Self-reporting any suspected bribery of foreign officials to the appropriate law enforcement agencies can help to reduce legal exposures and protect your business’ reputation. There can also be reporting requirements to regulators, the ASX and other stakeholders where foreign bribery issues arise. Find out the different reporting obligations facing businesses and reasons why it might make sense to report. Learn about deferred prosecution agreements and how these might be one pathway to the timely resolution of bribery and corruption matters.
This guide from the Australian Federal Police sets out the importance of self-reporting and the practical steps for companies to self-report possible criminal conduct. It covers when to report, what information to include in the report, and the AFP's investigation process.
CDPP and AFP Best Practice Guideline on self-reporting foreign bribery and related offending by corporations
Self-reporting is a significant first step in addressing suspected foreign bribery. This Guideline is designed to provide companies with information about how self-reporting will be taken into account by the CDPP when determining whether or not to commence a prosecution, and highlights the reasons why a company may choose to self-report including to comply with directors’ duties and limit liability. Information about early guilty pleas is also provided.
The Australian National Contact Point (AusNCP) is responsible for promoting the OECD Guidelines for Multinational Enterprises and to contribute to the resolution of issues relating to their implementation when cases against a company are raised. The complaint mechanism helps parties resolve conflicts. The website provides useful information on how to submit a complaint, track a case and view a closed complaint.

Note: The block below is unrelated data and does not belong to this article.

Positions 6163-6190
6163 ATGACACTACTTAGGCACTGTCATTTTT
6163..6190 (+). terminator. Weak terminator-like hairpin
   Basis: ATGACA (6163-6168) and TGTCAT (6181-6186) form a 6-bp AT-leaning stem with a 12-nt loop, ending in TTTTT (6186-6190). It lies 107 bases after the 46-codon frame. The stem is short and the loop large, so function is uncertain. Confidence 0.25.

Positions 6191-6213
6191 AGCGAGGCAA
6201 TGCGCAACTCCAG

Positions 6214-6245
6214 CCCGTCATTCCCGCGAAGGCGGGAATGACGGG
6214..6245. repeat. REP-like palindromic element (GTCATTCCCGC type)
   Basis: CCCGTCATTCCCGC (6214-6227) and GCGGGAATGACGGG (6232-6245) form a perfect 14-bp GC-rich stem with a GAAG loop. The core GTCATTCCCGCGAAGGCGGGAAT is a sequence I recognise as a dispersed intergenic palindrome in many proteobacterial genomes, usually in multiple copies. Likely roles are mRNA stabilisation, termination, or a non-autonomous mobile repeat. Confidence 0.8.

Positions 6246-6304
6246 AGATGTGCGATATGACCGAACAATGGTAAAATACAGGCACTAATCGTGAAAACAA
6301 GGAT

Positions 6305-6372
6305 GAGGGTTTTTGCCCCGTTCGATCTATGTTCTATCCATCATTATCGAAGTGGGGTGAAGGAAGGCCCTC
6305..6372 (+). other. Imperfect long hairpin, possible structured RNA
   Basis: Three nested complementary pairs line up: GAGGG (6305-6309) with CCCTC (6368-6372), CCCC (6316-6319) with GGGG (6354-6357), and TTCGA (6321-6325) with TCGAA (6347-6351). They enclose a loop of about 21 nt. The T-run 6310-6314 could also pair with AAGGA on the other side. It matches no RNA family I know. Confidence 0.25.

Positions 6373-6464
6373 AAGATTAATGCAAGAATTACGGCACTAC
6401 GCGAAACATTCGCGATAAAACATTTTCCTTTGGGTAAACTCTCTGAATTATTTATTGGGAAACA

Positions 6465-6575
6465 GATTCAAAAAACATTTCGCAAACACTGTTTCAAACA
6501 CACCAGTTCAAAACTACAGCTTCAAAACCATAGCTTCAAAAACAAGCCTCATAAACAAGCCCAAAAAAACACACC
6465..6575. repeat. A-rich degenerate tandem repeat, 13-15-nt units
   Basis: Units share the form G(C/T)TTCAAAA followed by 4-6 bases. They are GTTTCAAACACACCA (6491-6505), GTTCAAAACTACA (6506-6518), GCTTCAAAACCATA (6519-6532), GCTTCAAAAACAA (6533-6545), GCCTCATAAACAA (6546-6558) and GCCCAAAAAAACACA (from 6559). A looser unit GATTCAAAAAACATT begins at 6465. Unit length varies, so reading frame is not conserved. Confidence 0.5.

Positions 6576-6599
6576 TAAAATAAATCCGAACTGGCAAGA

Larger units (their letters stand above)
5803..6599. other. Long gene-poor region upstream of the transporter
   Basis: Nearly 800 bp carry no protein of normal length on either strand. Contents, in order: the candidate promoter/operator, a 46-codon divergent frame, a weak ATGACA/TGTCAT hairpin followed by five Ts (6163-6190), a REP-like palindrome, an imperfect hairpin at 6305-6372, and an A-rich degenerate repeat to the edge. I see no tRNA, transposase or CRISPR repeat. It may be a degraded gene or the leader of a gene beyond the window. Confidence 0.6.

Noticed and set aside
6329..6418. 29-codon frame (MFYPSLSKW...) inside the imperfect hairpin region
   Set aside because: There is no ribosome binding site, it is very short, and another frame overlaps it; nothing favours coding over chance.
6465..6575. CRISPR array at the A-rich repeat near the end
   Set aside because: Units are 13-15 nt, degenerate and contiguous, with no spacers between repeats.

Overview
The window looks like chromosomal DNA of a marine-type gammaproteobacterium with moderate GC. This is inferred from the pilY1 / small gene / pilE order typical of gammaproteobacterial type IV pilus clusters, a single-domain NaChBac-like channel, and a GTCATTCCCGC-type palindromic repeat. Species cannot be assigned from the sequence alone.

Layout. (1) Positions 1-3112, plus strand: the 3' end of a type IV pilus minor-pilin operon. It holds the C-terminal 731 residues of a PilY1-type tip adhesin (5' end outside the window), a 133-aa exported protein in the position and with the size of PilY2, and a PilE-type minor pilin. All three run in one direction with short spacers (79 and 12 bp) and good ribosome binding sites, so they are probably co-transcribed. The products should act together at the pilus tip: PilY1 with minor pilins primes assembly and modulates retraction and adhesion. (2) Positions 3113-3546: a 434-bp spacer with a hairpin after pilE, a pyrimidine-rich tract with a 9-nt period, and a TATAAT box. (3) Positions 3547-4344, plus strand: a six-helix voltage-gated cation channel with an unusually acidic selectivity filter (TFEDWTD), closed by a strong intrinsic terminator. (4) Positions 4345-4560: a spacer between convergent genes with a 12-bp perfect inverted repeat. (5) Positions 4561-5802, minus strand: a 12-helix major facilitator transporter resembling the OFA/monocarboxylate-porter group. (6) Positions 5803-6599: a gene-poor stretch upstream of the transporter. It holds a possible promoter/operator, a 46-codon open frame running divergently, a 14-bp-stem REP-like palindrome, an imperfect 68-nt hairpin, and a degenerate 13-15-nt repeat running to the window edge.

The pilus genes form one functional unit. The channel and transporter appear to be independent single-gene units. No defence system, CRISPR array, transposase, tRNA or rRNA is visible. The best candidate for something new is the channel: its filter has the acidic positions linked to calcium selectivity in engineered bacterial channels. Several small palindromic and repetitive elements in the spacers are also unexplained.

Authorities in the United Kingdom (UK) can investigate and prosecute foreign bribery that took place outside of the UK. This includes where UK citizens are involved, if some of the conduct occurred in the UK or for foreign companies that 'carry out business or part of a business', or are listed in the UK. This portal puts you in touch with the correct authorities in the UK if you wish to report foreign bribery. An A-Z of company cases is included.
United States (US) authorities investigate and prosecute foreign bribery that takes place outside of the US, including where US citizens are involved, where payments are in US dollars and where companies are 'issuers' in US capital markets. This policy sets out the US Department of Justice's policy for giving significant discounts in penalty and circumstances in which authorities may not prosecute. Scroll down to view.
Suspected bribery of foreign public officials can be reported to the Australian Federal Police (AFP). This fact sheet tells you how. Companies that discover foreign bribery and do not report to the AFP may face increased liability for maintaining a corporate culture that tolerates bribery. Companies that report their own conduct can receive discounted penalties (and may not be prosecuted at all).